Search Images Maps Play YouTube News Gmail Drive More »
Sign in
Screen reader users: click this link for accessible mode. Accessible mode has the same essential features but works better with your reader.

Patents

  1. Advanced Patent Search
Publication numberUS5534352 A
Publication typeGrant
Application numberUS 08/291,417
Publication dateJul 9, 1996
Filing dateAug 16, 1994
Priority dateAug 16, 1994
Fee statusPaid
Publication number08291417, 291417, US 5534352 A, US 5534352A, US-A-5534352, US5534352 A, US5534352A
InventorsRaymond H. Pittman, Mark A. Ruggie, Karine A. Luetgert
Original AssigneeMasonite Corporation
Export CitationBiBTeX, EndNote, RefMan
External Links: USPTO, USPTO Assignment, Espacenet
Finishing process for textured panels, and structures made thereby
US 5534352 A
Abstract
A process of pre-finishing wood composite panels and/or structures having flat and contoured surfaces to result in a structure exhibiting the appearance of natural hard wood includes the steps of (1) providing a textured substrate; (2) applying a ground coat to the substrate; (3) applying a buffing glaze to the substrate; (4) selectively removing a portion of the buffing glaze from the substrate; and (5) applying a sealer to retain the remaining buffing glaze in textured ticks of the substrate.
Images(3)
Previous page
Next page
Claims(53)
We claim:
1. A process of pre-finishing a wood composite structure comprising the consecutive steps of:
(a) providing a textured substrate with pitted and smooth surface portions and further having flat and contoured surface portions;
(b) applying a ground coat having smooth, opaque pigments to the substrate to substantially uniformly coat both the pitted and smooth surface portions;
(c) applying a buffing glaze to the substrate;
(d) buffing the substrate using a brush to selectively remove the buffing glaze from portions of the substrate; and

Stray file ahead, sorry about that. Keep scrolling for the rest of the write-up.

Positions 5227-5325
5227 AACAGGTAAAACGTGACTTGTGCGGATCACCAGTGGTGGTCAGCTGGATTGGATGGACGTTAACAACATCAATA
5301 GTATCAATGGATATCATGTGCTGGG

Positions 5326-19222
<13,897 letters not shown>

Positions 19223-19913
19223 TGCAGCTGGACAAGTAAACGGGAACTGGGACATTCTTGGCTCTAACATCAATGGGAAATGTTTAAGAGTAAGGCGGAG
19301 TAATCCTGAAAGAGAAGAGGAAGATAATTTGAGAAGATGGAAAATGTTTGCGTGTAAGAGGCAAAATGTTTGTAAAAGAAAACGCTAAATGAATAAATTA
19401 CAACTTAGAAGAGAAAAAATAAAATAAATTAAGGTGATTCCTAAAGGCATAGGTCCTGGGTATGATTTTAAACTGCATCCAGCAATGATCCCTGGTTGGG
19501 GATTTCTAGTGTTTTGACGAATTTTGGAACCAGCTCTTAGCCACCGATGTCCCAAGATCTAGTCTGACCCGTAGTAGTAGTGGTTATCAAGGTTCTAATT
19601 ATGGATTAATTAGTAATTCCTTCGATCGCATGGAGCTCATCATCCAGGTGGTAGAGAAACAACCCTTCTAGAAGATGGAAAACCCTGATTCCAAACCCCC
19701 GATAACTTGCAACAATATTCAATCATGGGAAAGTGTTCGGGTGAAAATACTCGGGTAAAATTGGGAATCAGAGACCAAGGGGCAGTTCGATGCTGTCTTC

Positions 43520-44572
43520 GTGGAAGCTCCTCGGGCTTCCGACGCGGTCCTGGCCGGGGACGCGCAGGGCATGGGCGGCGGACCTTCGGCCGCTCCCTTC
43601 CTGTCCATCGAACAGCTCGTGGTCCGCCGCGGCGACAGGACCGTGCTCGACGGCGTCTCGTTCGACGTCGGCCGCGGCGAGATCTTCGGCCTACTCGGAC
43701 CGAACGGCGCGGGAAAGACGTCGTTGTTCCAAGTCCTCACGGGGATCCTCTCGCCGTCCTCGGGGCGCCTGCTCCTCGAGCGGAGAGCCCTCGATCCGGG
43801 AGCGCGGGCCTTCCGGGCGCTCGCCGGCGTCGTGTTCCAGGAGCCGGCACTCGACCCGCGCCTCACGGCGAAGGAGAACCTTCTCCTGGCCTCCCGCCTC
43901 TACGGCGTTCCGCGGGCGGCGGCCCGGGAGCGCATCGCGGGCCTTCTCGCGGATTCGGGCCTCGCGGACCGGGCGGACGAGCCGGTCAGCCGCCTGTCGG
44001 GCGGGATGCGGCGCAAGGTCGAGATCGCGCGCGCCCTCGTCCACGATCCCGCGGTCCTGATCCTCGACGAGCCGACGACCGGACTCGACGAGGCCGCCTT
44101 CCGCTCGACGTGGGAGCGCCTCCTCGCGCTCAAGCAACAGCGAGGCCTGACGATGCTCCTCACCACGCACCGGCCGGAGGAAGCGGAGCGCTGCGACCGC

(e) applying a sealer to the buffed surface to protect the remaining buffing glaze from being removed in subsequent operations.
2. The process of claim 1 wherein the textured substrate is an embossed wood composite structure, the texture being embossed on the substrate surface during consolidation thereof from raw wood material.
3. The process of claim 1 wherein the textured substrate has a tick depth ranging between about 0.002 inches and about 0.008 inches.
4. The process of claim 1 wherein the textured substrate exhibits at least one wood grain pattern.
5. The process of claim 4 wherein the textured substrate exhibits both cathedral and straight grain patterns.
6. The process of claim 1 wherein the ground coat is sprayed onto the substrate.
7. The process of claim 1 wherein the ground coat is applied to the substrate in an amount to result in a dry film thickness of about 1.2 mils to about 1.5 mils.
8. The process of claim 1 wherein the ground coat is a waterborne coating.
9. The process of claim 1 wherein the ground coat is an acrylic emulsion comprising properties shown in Table I hereof.
10. The process of claim 1 including the step of flash drying the substrate after the application of the ground coat thereto.
11. The process of claim 1 wherein the buffing glaze is sprayed onto the substrate.
12. The process of claim 1 wherein the buffing glaze is applied to the substrate in an amount to result in a dry film thickness of about 0.75 mils to about 1.2 mils.